Some State-Run Exchanges Plan To Extend Open Enrollment Period
Several states that are operating their own health insurance exchanges are planning to extend the open enrollment period beyond March 31 for some residents who have struggled to sign up because of technical issues, Modern Healthcare reports (Demko, Modern Healthcare, 3/19).
Discussions about extending the six-month enrollment period arose following the chaotic rollout of the federal health insurance exchange website and some state-run exchange websites. However, those conversations mostly had dwindled in recent months, despite lingering problems with some of the sites (California Healthline, 3/12).
In most cases, the extension would be applicable only to residents who have already started the applications but faced technical difficulties completing them (Modern Healthcare, 3/19).
Some of the states that are considering an extension to the enrollment period, or have already taken steps to do so, include:
- Kentucky, which will allow residents to apply for coverage by March 31 but select plans until April 15 (Howell, Washington Times, 3/19);
- Maryland, which on Tuesday adopted a plan allowing residents to complete enrollment after March 31, as long as they call into a hotline prior to that date to indicate that they experienced issues while trying to enroll;
- Massachusetts, which is seeking an extension through the end of September for plan that allowed residents who faced technical problems to either keep their current coverage or enroll in temporary plans until the end of June (Modern Healthcare, 3/19);
- Nevada, which is seeking a 60-day grace period for residents to complete their enrollment applications (Washington Times, 3/19);
- Oregon, which is seeking a federal waiver to extend its open enrollment period until the end of April;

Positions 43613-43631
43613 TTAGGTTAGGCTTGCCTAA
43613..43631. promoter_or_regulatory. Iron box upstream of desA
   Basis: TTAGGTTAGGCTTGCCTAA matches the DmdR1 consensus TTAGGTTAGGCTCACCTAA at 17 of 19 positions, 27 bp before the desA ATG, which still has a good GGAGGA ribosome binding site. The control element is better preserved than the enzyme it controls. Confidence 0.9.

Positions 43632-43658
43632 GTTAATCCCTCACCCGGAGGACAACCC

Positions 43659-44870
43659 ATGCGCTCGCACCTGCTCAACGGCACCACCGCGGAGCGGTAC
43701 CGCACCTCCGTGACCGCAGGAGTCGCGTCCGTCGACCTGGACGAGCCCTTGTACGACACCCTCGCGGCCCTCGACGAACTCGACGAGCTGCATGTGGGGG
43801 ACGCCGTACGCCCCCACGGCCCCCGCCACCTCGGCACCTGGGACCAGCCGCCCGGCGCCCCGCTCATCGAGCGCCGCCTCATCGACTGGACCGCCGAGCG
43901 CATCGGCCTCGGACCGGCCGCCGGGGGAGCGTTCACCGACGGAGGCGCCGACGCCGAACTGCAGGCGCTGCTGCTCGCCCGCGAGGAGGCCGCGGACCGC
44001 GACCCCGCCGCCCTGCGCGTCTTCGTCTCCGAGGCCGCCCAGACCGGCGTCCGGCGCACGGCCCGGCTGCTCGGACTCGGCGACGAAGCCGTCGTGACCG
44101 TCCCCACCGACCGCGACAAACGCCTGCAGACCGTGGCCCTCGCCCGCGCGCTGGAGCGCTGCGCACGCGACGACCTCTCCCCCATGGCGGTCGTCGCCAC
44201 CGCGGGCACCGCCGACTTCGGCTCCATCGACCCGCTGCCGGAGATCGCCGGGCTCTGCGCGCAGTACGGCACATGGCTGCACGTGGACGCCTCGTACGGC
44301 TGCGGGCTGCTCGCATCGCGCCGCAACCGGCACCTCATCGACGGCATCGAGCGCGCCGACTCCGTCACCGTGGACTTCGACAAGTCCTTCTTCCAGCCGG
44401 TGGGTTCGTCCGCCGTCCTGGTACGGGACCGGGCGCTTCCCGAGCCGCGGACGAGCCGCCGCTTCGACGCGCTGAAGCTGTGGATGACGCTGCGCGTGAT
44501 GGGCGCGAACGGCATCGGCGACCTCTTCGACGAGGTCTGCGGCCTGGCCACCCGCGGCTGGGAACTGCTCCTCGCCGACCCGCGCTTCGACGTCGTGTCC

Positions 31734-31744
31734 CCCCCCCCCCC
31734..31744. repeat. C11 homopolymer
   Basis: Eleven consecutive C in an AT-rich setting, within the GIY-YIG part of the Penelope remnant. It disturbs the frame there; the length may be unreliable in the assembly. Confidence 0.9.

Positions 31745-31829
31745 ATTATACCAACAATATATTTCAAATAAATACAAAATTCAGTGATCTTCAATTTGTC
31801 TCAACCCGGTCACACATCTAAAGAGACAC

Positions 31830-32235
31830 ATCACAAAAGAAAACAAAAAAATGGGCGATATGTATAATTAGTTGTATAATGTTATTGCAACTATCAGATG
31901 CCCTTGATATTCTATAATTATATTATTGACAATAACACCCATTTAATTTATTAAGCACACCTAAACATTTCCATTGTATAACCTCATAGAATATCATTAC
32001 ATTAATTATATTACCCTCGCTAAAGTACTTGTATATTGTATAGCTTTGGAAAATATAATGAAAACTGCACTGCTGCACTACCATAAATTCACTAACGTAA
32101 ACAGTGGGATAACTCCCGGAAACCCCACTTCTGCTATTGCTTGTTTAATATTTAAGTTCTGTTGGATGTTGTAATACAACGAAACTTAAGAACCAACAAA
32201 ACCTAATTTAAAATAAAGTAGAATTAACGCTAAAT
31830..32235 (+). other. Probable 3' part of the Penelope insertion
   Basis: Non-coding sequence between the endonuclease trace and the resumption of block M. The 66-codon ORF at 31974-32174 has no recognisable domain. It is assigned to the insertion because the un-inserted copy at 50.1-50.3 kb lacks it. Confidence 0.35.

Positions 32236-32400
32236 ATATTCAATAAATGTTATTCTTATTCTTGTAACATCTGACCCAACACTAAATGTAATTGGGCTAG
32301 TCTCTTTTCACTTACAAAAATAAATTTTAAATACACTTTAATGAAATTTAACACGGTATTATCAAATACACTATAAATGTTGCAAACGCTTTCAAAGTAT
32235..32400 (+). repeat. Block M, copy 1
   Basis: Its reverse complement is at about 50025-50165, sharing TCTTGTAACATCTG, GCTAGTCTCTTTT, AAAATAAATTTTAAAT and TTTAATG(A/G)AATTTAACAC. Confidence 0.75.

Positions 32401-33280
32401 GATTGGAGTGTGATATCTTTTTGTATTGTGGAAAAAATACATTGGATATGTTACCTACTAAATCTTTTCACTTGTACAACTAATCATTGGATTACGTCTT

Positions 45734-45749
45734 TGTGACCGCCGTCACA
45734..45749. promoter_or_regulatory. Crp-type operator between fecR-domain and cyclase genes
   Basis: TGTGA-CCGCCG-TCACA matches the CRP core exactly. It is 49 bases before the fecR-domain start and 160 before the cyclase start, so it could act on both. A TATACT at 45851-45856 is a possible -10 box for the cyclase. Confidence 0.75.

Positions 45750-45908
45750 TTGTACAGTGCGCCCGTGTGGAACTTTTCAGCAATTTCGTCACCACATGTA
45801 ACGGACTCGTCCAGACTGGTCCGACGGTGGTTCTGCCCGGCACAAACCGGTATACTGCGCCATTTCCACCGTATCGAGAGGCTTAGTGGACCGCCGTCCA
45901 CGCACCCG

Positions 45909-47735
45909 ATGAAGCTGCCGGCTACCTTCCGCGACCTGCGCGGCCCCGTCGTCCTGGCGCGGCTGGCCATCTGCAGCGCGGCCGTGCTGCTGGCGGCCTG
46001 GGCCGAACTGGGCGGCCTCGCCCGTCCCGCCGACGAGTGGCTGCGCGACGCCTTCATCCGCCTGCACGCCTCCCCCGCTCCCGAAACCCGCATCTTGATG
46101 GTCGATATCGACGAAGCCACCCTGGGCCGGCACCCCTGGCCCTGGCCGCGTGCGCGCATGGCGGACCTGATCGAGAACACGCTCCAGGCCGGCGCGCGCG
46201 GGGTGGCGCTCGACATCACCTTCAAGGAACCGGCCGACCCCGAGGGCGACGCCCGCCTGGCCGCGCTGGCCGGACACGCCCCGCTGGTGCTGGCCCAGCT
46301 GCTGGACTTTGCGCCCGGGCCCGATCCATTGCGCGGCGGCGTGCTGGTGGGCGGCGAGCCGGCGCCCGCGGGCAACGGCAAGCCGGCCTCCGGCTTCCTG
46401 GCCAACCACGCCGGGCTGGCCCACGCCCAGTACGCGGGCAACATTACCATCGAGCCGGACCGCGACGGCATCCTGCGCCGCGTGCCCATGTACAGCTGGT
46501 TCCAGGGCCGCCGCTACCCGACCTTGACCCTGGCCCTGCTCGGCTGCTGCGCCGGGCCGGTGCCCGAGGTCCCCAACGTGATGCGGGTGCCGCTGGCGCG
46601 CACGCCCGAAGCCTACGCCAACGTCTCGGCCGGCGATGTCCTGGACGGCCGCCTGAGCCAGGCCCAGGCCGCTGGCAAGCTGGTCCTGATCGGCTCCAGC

- Vermont, which has the flexibility to allow additional time for enrollment to residents who have formally informed the state about their problems with its exchange website; and
- Washington, which is considering providing an enrollment extension on a case-by-case basis (Modern Healthcare, 3/19).
Although most of these states are moving forward with plans to extend the enrollment period, the plans have not been approved by the Obama administration, the Washington Times reports. Federal officials have repeatedly said that the open enrollment period will not be extended beyond March 31 (Washington Times, 3/19).
However, HHS Secretary Kathleen Sebelius -- during a House committee hearing last week -- indicated that HHS could grant special enrollment periods, or SEPs, for consumers who are still unable to complete their enrollment applications through HealthCare.gov because of lingering technical problems (California Healthline, 3/19).
Matthew Lawrence, a Harvard Law School fellow, said he would not be surprised if the administration announces a "retroactive 'fix' for those who tried and failed" to enroll in coverage through the exchanges. He noted that officials likely would wait before granting any extension, because of possible concern "that an announcement before the deadline could give people a license to procrastinate" (Washington Times, 3/19).This is part of the California Healthline Daily Edition, a summary of health policy coverage from major news organizations. Sign up for an email subscription.